I can say I am very lucky to have an amazing partner who doesn’t really understand me, but tries to. He’s super supportive and loving, but he is always on the receiving end of my wrath (poor guy), which can make our relationship very difficult at times. I never mean what I say when the venom pours from my mouth, nor do I intend to hurt anyone with my outbursts. It just happens and sometimes it’s difficult to get over, but we manage to. I feel I sometimes have to be a walking apology. People don’t understand what’s happening when you have an emotional outburst or know how to deal with it. For me particularly, if I’m arguing with my partner for instance, I ask him to just stop and I leave the room and sometimes the house. Getting 10 minutes to calm down and reflect really helps. Well, just the headspace really helps to be honest, but I’ve found getting out of a situation when you feel overwhelmed is the best thing to do if you feel like you’re losing your grip. To me, BPD has an ugly side, and rage is definitely it.

Luckily there is hope and help. Managing it is just another battle for us, and we will get there one step at a time.

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Personally, I am not the biggest fan of labels. I fully respect the people who set out to find the one that fits them the best but for me, the majority of the time I don’t see the point in them. I often find them more destructive than helpful as people can sometimes get caught up in the trap of forcing themselves to “fit the diagnosis.”

However, at the same time, I completely understand how it feels to get a diagnosis and get that overwhelming sense of belonging and finally feeling like you belong to a community of likeminded people. I have experienced both of these. And when my diagnosis changed, I felt them both at the same time.

I have borderline personality disorder (BPD). Often it cannot be diagnosed until the person reaches the age of 18, which is how it went for me. However, at the age of 14, I was diagnosed with depression. Suddenly, when I moved to go to university and had to join a different mental health team, I got reassessed and was told I didn’t have depression after all. Yes, I was depressed, but it was a depressive episode in a BPD diagnosis. This was completely new to me because BPD had never been mentioned to me in the four years I was receiving help for my apparent depression.

It felt like the world had come crashing down. For a while I had known a depression diagnosis did not quite fit me. I was too impulsive, I often didn’t feel emotions but the times when I did, they would be so indescribably intense. I didn’t seem to “tick” the right boxes for depression symptoms. Still, I was told at a very young age it was what I had so, of course, I believed it. When I was told that I wasn’t depressed, I tried desperately to convince them I was. It seems so silly to look back on, but I essentially argued with mental health professionals about diagnostic criteria to try to prove to them I was depressed. I didn’t feel strongly attached to the diagnosis, but I felt like they were calling me a liar or a fraud and that all of the hard times I had faced were for nothing.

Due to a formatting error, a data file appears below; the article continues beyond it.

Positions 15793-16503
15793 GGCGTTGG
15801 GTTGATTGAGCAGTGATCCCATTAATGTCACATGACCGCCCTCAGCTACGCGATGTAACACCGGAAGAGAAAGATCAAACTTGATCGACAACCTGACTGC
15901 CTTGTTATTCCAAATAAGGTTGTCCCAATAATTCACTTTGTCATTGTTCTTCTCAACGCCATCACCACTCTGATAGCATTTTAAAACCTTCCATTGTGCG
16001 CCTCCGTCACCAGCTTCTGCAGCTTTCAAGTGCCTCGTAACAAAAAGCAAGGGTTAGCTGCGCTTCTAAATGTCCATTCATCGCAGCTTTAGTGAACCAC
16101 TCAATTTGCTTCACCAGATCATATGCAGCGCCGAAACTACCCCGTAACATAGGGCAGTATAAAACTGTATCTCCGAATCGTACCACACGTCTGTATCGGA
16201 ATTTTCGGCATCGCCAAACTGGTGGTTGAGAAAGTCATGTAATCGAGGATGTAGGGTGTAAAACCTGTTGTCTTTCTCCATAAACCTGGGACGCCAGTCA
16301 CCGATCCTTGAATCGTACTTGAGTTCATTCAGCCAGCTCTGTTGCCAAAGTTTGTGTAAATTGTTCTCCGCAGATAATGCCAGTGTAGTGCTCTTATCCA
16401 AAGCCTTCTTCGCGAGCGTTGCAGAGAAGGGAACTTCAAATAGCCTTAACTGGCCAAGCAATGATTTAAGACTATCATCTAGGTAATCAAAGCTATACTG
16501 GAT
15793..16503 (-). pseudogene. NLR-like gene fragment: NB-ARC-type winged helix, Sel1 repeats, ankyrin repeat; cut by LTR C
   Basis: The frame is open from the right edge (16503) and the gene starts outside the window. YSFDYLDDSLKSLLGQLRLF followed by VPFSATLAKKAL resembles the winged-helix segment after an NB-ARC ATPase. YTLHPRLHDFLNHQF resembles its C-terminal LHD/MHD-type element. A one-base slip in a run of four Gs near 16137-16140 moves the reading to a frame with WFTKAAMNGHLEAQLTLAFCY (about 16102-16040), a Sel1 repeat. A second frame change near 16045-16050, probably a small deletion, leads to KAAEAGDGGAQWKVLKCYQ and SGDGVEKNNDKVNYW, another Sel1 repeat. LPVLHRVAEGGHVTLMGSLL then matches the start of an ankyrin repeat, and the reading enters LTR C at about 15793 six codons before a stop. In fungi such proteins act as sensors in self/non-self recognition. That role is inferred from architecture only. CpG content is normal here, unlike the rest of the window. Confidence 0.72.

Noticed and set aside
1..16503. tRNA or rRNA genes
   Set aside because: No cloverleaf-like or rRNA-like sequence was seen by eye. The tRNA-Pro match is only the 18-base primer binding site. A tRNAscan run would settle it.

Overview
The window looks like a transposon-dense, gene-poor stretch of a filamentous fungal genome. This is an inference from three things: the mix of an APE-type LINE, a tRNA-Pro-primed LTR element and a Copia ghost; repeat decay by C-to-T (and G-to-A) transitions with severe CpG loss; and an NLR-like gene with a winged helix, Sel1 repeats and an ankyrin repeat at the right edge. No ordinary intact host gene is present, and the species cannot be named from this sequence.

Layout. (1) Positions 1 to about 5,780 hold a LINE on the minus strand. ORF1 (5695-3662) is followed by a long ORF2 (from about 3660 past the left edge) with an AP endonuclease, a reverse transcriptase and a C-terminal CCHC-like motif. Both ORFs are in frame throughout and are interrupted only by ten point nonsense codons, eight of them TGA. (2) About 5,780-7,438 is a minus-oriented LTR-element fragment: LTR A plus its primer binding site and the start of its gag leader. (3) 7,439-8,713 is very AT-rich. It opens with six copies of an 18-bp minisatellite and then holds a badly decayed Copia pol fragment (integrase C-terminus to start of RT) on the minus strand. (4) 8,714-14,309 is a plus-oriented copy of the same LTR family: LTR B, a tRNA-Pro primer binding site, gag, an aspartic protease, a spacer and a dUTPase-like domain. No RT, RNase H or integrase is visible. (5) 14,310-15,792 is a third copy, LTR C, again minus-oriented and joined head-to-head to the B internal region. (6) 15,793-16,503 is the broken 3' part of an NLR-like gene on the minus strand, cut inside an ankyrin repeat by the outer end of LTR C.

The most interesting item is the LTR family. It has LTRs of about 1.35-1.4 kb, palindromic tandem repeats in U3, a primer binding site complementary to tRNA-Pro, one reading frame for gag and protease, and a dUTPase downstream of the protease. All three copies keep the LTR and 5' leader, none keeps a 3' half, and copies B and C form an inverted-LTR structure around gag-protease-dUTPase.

And then they explained borderline personality disorder to me. And I suddenly felt this strange sensation as if I had been doused in cold water and awoken from a deep sleep with a shock. It made so much sense to me, suddenly I the ticked boxes of a diagnosis and I was able to make sense of the way I felt. And I’m so glad that it happened.

But the change of diagnosis didn’t feel good. In fact, it felt catastrophic. It was as though everything I was finally getting around to dealing with had suddenly been stripped away from me and I had been dropped into unfamiliar territory and given an entirely new battle to fight. I felt suicidal. I didn’t want to have to go through it all again. But it was a blessing in disguise.

I deeply distrusted the mental health system for a while after that. It felt like they had lied to me all that time about having depression when I didn’t. Now, of course, I fully understand why they didn’t tell me earlier, but at the time I was furious. But this experience made me realize I was clinging too much to a diagnosis to tell me who I was. I realized regardless of what word(s) were on a piece of paper next to my name, how I felt hadn’t changed. My feelings remained as valid as they always were. They were just called something different now.

My diagnosis changing taught me how to not cling to labels. It taught me to focus more on my feelings and how they were affecting me instead of trying to figure out why I didn’t “feel depressed” properly. I realized it didn’t matter what condition they put beside my name because, whatever it read, I would get help for it. No matter what I had, I could keep trying to get better the way I always did.

My diagnosis changed. But my world didn’t. A new condition’s name did not strip me of how I felt. I was still valid. How I felt was still valid. It was still OK to not be OK.

If you or someone you know needs help, visit our suicide prevention resources page.

If you need support right now, call the National Suicide Prevention Lifeline at 1-800-273-8255 or text “START” to 741-741.

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Thinkstock photo via LanaBrest.